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External interventions and the duration of civil wars

Author

Listed:
  • Elbadawi, Ibrahim A.
  • Sambanis, Nicholas

Abstract

The authors combine an empirical model of external intervention, with a theoretical model of civil war duration. Their empirical model of intervention allows them to analyze civil war duration, using"expected"rather than"actual"external intervention as an explanatory variable in the duration model. Unlike previous studies, they find that external intervention is positively associated with the duration of civil war. They distinguish partial third-party interventions that extend the length of war, from multilateral"peace"operations, which have a mandate to restore peace without taking sides - and which typically take place at war's end, or at least when both sides have agreed to a cease-fire. In a future paper, the authors will examine whether partial third-party interventions - whatever their effect on a war's duration - increase the risk of war's recurrence. If that proves true, then even if interventions reduce the length of civil war, they may do so at the cost of further destabilizing the political system, and sowing the seeds of future rebellion.

Suggested Citation

  • Elbadawi, Ibrahim A. & Sambanis, Nicholas, 2000. "External interventions and the duration of civil wars," Policy Research Working Paper Series 2433, The World Bank.
  • Handle: RePEc:wbk:wbrwps:2433
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    References listed on IDEAS

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    1. repec:oup:jafrec:v:9:y:2000:i:3:p:244-269. is not listed on IDEAS
    2. Paul Collier & Anke Hoeffler & Måns Söderbom, 2004. "On the Duration of Civil War," Journal of Peace Research, Peace Research Institute Oslo, vol. 41(3), pages 253-273, May.
    3. Collier, Paul & Hoeffler, Anke, 1998. "On Economic Causes of Civil War," Oxford Economic Papers, Oxford University Press, vol. 50(4), pages 563-573, October.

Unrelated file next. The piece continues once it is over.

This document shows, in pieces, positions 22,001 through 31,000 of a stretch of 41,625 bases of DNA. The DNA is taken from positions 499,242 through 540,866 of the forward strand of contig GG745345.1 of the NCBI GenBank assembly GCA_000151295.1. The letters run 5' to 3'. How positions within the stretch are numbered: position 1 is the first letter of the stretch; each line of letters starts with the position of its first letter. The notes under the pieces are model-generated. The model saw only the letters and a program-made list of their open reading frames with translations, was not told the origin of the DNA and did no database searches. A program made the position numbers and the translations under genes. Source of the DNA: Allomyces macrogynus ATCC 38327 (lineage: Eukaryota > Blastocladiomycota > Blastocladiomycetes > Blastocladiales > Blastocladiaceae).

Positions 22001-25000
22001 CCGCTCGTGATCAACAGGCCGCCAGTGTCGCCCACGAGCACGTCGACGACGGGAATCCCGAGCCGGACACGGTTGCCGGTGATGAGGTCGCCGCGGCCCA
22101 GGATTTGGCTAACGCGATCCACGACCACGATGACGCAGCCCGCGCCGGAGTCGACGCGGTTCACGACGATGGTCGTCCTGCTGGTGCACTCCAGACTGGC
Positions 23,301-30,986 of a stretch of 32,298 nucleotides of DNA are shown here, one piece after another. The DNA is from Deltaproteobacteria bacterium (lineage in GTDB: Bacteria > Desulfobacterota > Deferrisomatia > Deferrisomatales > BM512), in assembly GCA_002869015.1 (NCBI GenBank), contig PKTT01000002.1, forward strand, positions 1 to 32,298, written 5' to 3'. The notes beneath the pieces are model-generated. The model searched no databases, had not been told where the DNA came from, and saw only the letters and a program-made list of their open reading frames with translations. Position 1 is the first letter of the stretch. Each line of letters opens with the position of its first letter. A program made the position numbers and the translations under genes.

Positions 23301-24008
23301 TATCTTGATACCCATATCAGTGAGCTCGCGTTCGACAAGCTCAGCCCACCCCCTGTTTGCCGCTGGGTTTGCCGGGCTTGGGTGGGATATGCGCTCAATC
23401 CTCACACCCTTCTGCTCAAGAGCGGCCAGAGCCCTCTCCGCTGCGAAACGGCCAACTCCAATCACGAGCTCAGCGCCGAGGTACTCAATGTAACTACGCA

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    Citations

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    Cited by:

    1. Edna Carolina Sastoque Ramírez & Mario García Molina, 2007. "Pasiones e intereses: las causas de la guerra civil de 1876-1877 en el Estado Soberano de Santander," Documentos de Trabajo UEC 003962, Universidad Externado de Colombia.
    2. Ali Abdel Gadir Ali, "undated". "On the Challenges of Economic Development in Post-Conflict Sudan," API-Working Paper Series 0501, Arab Planning Institute - Kuwait, Information Center.
    3. Harald Fuhr, 2001. "Constructive Pressures And Incentives To Reform: Globalization and its impact on public sector performance and governance in developing countries," Public Management Review, Taylor & Francis Journals, vol. 3(3), pages 419-443, September.
    4. Christopher Blattman & Edward Miguel, 2009. "Civil War: A Review of Fifty Years of Research," Working Papers id:2231, eSocialSciences.
    5. Bove, Vincenzo & Sekeris, Petros, 2011. "Economic Determinants of Third-Party Intervention in Civil Conflict," NEPS Working Papers 4/2011, Network of European Peace Scientists.
    6. Adedokun, Ayokunu, 2017. "Post-conflict peacebuilding: A critical survey of the literature and avenues for future research," MERIT Working Papers 016, United Nations University - Maastricht Economic and Social Research Institute on Innovation and Technology (MERIT).
    7. Nicholas Sambanis, 2002. "A Review of Recent Advances and Future Directions in the Quantitative Literature on Civil War," Defence and Peace Economics, Taylor & Francis Journals, vol. 13(3), pages 215-243.
    8. Dane Rowlands & David Carment, 2006. "Force And Bias: Towards A Predictive Model Of Effective Third-Party Intervention," Defence and Peace Economics, Taylor & Francis Journals, vol. 17(5), pages 435-456.
    9. Paul Collier & V. L. Elliott & Håvard Hegre & Anke Hoeffler & Marta Reynal-Querol & Nicholas Sambanis, 2003. "Breaking the Conflict Trap : Civil War and Development Policy," World Bank Publications, The World Bank, number 13938, December.
    10. Shenoy, Ajay, 2008. "The Devil's Calculus: Mathematical Models of Civil War," MPRA Paper 8895, University Library of Munich, Germany.
    11. Jellal, Mohamed, 2014. "Theory of civil war under asymmetric information," MPRA Paper 57600, University Library of Munich, Germany.
    12. Christopher Blattman & Edward Miguel, 2010. "Civil War," Journal of Economic Literature, American Economic Association, vol. 48(1), pages 3-57, March.
    13. Nicholas Staines, 2004. "Economic Performance Over the Conflict Cycle," IMF Working Papers 04/95, International Monetary Fund.
    14. James Murdoch & Todd Sandler, 2002. "Civil wars and economic growth: A regional comparison," Defence and Peace Economics, Taylor & Francis Journals, vol. 13(6), pages 451-464.
    15. Vincenzo Bove & Ron Smith, 2011. "The Economics of Peacekeeping," Chapters, in: Derek L. Braddon & Keith Hartley (ed.), Handbook on the Economics of Conflict, chapter 10, Edward Elgar Publishing.
    16. David Carment & Martin Fischer, 2011. "Three’s Company? Towards an Understanding of Third-Party Intervention Effectiveness," Chapters, in: Christopher J. Coyne & Rachel L. Mathers (ed.), The Handbook on the Political Economy of War, chapter 22, Edward Elgar Publishing.

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